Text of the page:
Owls in Mesoamerican Mythology

2019 History Kirby Vickery March 2019

By Kirby Vickery from the March 2019 Edition

In December 2017, I published an article about the Aztec Owl. It focused on the historical data available of relationship with the Aztec and the Owl. My problem, at the time, was that I couldn’t find a story connected with the owl as the protagonist. There wasn’t any story in their folklore that had anything to do with an owl other than a statement that told the world that the owl had something to do with the underworld of the Aztecs. Apparently, the Aztec feared the owl because it is a silent flyer, hunts at night, and is a dweller in the underworld.

Mictlantecuhtli, the ‘Aztec God of Death’, is a real bad hombre. He’s the one that delayed Ehecatl-Quetzalcóatl in his clean-up or gathering of all the human bones in the fourth Sun (creation myth) to help create the fifth and final Sun of which we are a part. Part of Mictlantecuhtli’s, legacy is that he is often portrayed in Aztec art as being accompanied by Tunkuluchú (Owl). Mictlantecuhtli was the god that demanded most of the human sacrifices with their beating hearts torn out and held up for the slathering hoards to see and get high on. So, people didn’t want to go to the underworld when they died. This also meant that they didn’t really like the owl either because he was a part of that underworld. Generally, the Aztec respected the bird but didn’t want to have anything to do with it.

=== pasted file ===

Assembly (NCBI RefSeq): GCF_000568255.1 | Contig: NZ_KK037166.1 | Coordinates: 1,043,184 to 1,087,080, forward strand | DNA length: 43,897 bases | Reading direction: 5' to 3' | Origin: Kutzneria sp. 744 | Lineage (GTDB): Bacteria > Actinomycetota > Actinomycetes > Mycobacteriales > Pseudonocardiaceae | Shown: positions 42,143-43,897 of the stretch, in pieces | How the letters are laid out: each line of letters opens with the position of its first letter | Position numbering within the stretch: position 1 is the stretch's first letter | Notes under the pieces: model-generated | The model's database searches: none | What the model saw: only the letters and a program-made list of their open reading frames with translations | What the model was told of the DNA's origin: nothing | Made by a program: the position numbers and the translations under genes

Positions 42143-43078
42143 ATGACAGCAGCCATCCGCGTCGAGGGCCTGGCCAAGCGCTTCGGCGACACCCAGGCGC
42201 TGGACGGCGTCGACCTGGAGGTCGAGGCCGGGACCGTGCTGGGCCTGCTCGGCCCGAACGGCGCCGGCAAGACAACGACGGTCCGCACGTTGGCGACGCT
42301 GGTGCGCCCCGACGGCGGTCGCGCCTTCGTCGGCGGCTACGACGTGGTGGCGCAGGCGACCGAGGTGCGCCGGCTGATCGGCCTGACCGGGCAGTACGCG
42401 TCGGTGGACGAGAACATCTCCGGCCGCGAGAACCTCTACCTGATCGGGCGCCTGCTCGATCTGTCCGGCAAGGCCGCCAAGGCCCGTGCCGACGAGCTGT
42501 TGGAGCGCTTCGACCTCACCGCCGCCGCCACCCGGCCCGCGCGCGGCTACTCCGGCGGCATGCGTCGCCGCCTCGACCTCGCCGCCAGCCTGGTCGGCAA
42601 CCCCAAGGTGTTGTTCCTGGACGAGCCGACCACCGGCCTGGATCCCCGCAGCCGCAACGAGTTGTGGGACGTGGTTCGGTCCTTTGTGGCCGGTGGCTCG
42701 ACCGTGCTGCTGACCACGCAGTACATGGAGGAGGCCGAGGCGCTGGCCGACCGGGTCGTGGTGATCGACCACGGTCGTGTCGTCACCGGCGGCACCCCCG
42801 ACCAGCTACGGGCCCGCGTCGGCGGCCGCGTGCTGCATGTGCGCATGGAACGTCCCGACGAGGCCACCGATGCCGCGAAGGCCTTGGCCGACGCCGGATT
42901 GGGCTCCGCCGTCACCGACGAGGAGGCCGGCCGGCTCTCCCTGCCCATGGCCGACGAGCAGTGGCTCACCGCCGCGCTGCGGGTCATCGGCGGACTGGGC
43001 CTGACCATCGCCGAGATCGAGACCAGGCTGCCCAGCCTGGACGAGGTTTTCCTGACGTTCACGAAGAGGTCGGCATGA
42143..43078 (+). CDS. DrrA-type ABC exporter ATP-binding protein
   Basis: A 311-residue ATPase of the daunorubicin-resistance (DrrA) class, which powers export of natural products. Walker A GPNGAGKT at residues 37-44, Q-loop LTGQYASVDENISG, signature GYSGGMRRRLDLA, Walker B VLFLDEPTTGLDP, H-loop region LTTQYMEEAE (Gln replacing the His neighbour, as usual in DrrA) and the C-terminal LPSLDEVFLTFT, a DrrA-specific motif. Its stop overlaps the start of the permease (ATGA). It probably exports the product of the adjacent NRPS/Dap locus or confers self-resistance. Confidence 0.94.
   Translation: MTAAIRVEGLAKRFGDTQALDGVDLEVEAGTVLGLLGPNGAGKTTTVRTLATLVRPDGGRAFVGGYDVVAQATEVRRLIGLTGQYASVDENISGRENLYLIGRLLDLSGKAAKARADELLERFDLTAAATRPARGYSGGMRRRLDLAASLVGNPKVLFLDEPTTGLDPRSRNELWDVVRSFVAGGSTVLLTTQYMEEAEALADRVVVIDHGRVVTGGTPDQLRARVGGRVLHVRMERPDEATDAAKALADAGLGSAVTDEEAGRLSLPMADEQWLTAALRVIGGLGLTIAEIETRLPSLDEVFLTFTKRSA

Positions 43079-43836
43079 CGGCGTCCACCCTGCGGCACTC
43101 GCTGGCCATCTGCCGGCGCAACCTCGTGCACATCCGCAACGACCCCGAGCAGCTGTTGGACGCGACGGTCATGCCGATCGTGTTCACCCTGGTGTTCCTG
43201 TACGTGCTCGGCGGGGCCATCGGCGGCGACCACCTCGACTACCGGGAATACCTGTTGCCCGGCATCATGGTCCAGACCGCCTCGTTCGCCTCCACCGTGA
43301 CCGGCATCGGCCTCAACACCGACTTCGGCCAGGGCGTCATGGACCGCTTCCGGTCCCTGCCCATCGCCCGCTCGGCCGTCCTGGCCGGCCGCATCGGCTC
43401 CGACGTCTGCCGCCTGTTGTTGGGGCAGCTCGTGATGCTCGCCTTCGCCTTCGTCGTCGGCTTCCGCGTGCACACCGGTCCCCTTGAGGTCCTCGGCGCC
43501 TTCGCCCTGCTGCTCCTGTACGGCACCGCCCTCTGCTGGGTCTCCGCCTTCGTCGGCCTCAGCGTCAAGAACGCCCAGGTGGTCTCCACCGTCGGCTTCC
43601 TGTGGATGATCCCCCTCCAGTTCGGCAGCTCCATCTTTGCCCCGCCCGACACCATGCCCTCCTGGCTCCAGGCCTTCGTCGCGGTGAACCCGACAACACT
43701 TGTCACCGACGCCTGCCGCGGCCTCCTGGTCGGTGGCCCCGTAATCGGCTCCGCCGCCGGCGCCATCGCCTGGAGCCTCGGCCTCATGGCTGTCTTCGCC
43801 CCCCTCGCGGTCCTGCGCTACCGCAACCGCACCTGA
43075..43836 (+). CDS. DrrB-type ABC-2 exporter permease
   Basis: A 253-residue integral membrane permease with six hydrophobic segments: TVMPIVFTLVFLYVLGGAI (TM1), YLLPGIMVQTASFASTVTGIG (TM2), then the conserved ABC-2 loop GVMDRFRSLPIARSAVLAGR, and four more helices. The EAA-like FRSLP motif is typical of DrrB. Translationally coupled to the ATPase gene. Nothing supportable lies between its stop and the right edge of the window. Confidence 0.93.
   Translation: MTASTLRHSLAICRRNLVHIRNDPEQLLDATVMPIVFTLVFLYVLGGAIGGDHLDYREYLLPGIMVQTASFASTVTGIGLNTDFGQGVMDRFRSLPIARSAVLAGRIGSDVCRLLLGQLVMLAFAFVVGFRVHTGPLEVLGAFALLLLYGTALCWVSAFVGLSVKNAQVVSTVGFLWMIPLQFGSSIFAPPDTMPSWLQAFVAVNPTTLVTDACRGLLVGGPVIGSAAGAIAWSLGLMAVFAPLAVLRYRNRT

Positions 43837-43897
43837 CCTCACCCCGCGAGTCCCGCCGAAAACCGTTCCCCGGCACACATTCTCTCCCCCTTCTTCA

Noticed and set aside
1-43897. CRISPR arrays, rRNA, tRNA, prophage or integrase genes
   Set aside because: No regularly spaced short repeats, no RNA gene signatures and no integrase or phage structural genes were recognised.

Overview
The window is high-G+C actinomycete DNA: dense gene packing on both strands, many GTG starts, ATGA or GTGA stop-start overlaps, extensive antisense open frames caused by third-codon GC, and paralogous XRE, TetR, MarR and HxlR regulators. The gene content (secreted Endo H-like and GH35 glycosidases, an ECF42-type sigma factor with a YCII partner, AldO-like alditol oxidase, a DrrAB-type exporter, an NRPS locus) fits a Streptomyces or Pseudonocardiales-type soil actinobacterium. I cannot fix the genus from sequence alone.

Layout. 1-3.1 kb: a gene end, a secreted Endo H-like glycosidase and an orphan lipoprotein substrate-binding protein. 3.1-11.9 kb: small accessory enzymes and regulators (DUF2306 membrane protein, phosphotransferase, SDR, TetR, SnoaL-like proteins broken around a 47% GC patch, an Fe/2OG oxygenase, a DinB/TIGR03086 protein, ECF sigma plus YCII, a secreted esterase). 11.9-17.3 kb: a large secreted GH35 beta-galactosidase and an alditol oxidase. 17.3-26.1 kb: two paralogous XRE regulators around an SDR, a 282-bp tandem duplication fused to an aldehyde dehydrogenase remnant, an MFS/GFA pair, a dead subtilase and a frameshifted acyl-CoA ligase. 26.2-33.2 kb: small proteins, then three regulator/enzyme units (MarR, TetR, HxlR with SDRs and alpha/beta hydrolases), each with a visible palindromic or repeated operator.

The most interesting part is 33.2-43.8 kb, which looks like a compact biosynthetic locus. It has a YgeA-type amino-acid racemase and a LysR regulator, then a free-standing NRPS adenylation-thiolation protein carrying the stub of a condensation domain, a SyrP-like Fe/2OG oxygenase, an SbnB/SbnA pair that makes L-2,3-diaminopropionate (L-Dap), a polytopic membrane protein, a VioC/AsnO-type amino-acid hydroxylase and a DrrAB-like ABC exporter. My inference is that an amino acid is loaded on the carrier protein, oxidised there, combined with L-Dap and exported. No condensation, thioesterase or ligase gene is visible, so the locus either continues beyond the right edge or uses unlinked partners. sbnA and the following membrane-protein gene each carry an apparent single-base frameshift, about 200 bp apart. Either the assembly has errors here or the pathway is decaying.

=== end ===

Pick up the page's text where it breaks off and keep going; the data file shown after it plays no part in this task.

As a result no Aztec mythological stories about this animal were conceived which could be turned into parables or even light-hearted children’s folklore as was done to the monkey, fox, eagle, and frog, to mention a few. I was finally able to find an owl story in Mayan mythology. Please remember that most all the Aztec mythology and folklore came from the Maya and Toltec civilizations ahead of them.

A Mayan Owl Parable